Friday, June 11, 2010


Jed Perl has written a wonderful article over at The New Republic. It's a short, 1,000 word piece that talks about the a writer's relationship with his or her work. Specifically, Perl is examines the "freestanding value" of a writer's work. I won't summarize the essay anymore here, as one should read it in its entirety. Instead, I'd like to discuss the significance Perl's theme's have on my overall goals for maintaining a publicly available blog.

The ubiquity of blogging in part of its appeal, as well as its challenge. A well maintained blog requires a focus; and to maintain any kind of readership, some excellent writing. A focus gives readers an expectation which is essential in a diffuse environment like the internet. A focused blog is means, that when someone wants to read about political news or literary analysis, they know where to go. Obviously, they are some excellent exceptions to this idea, (Andrew Sullivan's Daily Dish comes to mind) but these exceptions are just that: peculiar instances of excellent writers finding a voice outside of a traditional template.

Part of this necessity for a focus is the tacit admission that the writer is searching for readers. The blogger publishing his or her work is striving for an audience to read and (hopefully) appreciate the published work. This is where Perl's essay comes in; the notion that writing can have utility or "a value apart from the reader" (emphasis mine). This idea is important to me for the reason that I am a student. During the semester, all of my literary endeavors revolve around a class and a grade. This can make writing a horrendously mechanical exercise, where student's use the essay format to regurgitate assigned reading in a relatively ordered way to illustrate to professors the level of the student's comprehension. This can mean papers are often produced without any thought unto the independent or educational value the piece may have for the writer. This is lamentable because writing, Perl explains, "is a way of clarifying one's thoughts."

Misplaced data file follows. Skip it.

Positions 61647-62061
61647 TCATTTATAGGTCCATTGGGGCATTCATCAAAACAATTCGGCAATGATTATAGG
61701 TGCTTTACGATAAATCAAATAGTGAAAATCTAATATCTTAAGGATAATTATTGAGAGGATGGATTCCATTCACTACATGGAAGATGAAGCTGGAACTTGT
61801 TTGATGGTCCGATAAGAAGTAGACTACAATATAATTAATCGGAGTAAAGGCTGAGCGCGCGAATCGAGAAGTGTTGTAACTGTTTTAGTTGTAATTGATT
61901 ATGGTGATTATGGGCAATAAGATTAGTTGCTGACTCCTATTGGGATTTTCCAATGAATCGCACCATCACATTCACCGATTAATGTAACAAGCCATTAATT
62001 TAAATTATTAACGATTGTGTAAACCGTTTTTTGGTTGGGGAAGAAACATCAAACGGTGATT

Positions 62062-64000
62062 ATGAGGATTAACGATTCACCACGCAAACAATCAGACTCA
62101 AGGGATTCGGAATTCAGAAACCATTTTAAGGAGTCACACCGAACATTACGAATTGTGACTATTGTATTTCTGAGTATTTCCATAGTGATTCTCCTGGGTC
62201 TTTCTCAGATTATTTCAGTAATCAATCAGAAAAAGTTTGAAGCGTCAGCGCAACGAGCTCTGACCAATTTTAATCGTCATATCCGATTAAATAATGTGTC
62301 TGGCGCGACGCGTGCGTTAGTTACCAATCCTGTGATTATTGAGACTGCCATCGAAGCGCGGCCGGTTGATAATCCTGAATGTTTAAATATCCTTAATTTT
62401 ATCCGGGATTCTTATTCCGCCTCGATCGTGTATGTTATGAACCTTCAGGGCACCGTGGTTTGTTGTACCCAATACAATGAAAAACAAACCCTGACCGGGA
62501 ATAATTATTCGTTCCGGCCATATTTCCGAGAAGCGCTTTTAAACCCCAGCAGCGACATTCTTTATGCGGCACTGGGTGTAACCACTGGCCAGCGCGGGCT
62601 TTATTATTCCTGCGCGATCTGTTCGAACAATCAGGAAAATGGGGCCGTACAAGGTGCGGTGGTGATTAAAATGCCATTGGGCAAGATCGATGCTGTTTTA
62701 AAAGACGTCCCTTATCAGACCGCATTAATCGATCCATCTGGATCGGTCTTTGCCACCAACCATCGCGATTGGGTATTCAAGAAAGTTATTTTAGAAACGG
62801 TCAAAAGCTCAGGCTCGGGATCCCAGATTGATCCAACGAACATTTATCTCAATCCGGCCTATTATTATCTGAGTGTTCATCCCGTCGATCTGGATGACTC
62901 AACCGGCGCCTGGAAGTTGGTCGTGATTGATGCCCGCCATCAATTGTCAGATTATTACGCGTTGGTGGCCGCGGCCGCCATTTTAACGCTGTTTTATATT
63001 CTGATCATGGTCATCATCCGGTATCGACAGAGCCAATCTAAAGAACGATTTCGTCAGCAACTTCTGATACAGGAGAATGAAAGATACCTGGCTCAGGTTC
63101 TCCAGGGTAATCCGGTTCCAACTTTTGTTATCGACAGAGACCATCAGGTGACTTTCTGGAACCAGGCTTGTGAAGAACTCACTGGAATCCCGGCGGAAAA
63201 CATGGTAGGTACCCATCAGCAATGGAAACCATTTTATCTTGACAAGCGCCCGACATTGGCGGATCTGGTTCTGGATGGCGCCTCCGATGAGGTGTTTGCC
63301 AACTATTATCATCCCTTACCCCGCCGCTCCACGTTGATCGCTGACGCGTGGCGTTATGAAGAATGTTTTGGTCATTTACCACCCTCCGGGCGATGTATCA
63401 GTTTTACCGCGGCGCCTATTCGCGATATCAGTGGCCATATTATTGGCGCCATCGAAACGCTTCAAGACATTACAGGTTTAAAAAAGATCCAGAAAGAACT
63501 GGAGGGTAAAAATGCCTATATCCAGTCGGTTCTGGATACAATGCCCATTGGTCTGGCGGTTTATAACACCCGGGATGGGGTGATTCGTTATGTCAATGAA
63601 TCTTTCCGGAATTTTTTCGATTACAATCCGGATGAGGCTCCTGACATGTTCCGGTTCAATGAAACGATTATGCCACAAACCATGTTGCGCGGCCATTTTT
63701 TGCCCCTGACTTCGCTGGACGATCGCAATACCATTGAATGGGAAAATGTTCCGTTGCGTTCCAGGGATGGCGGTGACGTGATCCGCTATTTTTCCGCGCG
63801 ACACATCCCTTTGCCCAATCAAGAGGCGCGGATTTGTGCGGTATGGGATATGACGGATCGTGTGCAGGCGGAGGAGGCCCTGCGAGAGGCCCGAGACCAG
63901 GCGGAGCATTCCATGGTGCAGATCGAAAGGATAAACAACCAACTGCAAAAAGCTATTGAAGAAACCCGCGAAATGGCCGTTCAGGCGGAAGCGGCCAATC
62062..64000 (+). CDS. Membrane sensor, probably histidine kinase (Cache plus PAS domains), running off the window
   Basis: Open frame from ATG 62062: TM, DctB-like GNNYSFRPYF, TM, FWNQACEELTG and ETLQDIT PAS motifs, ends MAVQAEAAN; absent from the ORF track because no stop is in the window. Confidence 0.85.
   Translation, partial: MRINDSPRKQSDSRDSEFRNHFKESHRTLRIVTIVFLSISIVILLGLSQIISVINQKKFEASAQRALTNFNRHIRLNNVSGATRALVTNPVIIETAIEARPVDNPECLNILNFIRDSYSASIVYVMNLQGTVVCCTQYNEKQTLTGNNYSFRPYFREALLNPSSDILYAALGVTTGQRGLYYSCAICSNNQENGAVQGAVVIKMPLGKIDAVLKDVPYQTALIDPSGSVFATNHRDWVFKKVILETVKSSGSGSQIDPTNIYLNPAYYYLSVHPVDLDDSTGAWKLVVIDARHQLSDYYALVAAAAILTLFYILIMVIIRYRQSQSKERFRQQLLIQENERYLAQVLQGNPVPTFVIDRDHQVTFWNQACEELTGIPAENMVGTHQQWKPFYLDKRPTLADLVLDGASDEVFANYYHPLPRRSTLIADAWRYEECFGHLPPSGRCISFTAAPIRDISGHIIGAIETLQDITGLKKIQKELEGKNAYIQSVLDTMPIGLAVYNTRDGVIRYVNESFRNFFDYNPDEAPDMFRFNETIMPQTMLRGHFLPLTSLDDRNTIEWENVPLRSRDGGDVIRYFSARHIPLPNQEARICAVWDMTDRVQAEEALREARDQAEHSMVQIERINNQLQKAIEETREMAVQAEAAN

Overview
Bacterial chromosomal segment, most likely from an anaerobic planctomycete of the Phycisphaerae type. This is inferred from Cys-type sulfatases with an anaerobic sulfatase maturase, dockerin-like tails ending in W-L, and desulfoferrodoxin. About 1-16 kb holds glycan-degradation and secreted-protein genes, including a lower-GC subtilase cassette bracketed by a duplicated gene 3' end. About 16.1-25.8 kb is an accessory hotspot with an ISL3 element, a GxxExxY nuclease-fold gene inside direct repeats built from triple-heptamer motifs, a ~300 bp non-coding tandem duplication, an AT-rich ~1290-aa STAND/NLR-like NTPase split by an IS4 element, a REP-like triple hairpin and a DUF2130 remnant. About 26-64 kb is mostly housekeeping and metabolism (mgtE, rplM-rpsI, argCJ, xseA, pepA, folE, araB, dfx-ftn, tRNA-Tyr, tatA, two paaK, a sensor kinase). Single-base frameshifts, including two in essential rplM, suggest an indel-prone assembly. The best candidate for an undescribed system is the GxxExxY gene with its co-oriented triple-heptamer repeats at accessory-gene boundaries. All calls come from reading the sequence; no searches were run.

Writing's elucidating powers lies, in my opinion, within the act of writing itself. Perl explains:
"...there is something monastic about the process, a confrontation with one's thoughts that has as value apart form the proximity or even perhaps desirability of any other reader. I believe that most writing worth reading is the product, at least to some degree, of this extraordinarily intimate confrontation between the disorderly impressions in the writer's mind and the more or less orderly procession of the words that the writer manages to produce on the page" (emphasis mine).

The production of my major papers can be described as nothing short of monastic, which is probably why identify so strongly with Perl's piece. On nights before a papers due date (a sign of my own procrastinatory habits) I seal myself in my small apartment room, prepared with an endless cup of coffee (among other stimulants), a bottle of water and something edible and grainy. There are times where this solitary experience can be described only as a zen transience, where nothing exists within my thoughts aside for the next paragraph, the next sentence, the next word.

The focus here then, is the pursuit of that experience, as well as a practice of the writer's discipline.

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